Approximately 75,000 years ago, a massive explosive eruption from a volcano in western Indonesia (Toba caldera) coincided with the onset of the Earth’s last Ice Age.
In the current issue of Geology, University of Rhode Island geological oceanographers Meng-Yang Lee and Steven Carey; Chang-Hwa Chen and Yoshiyuki Iizuka of the Academia Sinica in Taiwan; and Kuo-Yen Wei of National Taiwan University describe their investigation into the possibility that eruptions from the Toba caldera on the island of Sumatra caused a severe "volcanic winter" and the initiation of a glacial period.
The magnitude of the oldest Toba eruptions had not previously been documented due to the difficulty in recognizing their widespread erupted products in marine sediments. Lee and the team of scientists present new data on the distribution of volcanic ash from the oldest Toba eruption in Ocean Drilling Program cores and piston cores in the South China Sea and Indian Ocean. By using high-resolution litho-, magneto-, and oxygen isotope stratigraphic records, the geologists were able to clarify the correlation between distribution patterns in the cores, refine the age of the layers, and reestimate the eruptive volume of the early eruption of Toba.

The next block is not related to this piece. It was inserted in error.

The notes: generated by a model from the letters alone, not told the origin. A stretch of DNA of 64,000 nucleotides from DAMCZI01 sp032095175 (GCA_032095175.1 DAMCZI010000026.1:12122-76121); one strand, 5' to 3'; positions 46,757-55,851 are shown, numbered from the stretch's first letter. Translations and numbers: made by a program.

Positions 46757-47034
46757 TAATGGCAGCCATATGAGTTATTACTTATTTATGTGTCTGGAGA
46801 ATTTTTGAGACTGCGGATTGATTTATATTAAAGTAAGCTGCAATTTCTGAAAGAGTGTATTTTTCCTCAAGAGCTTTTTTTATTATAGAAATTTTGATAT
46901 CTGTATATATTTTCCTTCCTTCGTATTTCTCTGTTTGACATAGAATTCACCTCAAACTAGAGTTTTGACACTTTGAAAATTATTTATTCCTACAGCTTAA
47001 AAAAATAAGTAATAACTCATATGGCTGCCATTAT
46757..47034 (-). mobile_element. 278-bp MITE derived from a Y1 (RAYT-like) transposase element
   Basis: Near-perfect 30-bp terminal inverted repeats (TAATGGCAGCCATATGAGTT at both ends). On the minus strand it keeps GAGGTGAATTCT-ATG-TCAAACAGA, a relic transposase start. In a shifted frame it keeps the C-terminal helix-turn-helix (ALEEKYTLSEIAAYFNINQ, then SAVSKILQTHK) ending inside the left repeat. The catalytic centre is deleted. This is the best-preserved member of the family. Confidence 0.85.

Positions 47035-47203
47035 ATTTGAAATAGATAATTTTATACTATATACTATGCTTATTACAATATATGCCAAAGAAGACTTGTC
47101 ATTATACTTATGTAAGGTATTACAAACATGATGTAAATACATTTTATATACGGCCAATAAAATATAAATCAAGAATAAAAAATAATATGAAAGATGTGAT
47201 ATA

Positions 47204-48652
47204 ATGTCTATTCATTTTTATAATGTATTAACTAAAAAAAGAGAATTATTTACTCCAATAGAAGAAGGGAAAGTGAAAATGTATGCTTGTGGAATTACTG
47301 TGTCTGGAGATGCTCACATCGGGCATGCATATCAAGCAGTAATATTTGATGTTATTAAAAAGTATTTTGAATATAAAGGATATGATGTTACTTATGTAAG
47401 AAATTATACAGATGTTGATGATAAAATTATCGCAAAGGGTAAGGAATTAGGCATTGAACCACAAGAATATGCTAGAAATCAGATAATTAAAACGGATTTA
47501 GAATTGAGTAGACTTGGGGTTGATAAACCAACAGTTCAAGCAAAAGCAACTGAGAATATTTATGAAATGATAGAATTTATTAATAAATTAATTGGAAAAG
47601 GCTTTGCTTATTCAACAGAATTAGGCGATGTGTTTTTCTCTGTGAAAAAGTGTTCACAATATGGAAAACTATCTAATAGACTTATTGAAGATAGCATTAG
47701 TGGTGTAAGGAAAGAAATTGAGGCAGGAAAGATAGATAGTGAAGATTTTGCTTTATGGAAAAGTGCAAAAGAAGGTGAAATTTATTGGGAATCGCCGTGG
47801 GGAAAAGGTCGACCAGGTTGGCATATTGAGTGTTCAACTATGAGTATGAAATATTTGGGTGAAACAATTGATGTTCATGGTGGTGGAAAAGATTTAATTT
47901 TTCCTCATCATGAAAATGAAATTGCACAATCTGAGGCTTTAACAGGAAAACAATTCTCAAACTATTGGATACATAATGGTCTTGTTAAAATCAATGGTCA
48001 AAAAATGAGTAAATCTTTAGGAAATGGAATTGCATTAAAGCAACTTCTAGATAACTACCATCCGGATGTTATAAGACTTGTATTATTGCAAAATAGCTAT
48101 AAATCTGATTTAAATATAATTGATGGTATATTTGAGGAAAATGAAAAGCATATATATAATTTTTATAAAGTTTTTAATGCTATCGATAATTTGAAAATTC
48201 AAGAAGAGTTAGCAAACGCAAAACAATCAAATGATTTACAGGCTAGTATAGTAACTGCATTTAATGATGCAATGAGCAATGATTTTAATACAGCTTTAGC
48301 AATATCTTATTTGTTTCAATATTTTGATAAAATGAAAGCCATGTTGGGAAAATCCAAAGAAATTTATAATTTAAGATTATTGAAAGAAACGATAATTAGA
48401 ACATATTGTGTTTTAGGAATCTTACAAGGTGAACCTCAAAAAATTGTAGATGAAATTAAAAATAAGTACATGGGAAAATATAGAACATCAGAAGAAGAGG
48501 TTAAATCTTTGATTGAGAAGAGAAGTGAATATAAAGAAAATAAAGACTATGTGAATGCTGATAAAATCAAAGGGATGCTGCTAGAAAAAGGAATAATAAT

Lisa Cugini | URI
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